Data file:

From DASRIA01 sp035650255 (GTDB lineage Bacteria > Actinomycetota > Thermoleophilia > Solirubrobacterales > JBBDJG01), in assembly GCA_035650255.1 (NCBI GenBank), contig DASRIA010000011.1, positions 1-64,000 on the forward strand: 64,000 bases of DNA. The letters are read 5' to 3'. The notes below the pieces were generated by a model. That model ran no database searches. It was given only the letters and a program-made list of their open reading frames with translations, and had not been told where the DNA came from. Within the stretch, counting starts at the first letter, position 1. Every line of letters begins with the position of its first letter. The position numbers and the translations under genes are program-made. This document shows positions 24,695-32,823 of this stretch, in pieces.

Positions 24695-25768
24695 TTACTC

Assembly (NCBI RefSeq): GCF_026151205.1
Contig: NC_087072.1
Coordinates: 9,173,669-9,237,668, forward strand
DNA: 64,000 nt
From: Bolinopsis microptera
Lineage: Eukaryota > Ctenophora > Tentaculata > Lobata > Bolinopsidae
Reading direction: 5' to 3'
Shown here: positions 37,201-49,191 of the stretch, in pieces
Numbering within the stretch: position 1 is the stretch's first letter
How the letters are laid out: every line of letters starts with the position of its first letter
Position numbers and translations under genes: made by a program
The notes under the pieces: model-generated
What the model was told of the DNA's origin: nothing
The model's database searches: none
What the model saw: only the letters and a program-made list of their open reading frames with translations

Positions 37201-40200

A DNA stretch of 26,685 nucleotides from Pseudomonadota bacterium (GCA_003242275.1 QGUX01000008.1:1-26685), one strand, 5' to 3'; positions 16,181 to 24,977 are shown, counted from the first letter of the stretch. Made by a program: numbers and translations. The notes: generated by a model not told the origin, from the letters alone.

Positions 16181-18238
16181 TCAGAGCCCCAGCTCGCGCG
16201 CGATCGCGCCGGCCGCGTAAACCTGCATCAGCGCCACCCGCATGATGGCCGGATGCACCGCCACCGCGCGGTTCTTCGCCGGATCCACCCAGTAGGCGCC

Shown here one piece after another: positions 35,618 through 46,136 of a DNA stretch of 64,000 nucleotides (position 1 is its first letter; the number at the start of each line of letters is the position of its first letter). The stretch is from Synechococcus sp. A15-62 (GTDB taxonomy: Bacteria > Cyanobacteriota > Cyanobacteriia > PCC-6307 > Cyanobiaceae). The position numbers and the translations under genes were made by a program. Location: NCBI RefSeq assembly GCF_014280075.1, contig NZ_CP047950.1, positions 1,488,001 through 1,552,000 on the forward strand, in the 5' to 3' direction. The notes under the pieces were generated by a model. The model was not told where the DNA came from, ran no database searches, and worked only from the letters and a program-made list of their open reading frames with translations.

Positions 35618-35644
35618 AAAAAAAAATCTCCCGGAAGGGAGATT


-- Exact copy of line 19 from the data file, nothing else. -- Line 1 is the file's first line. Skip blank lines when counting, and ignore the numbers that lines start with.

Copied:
Positions 37201-40200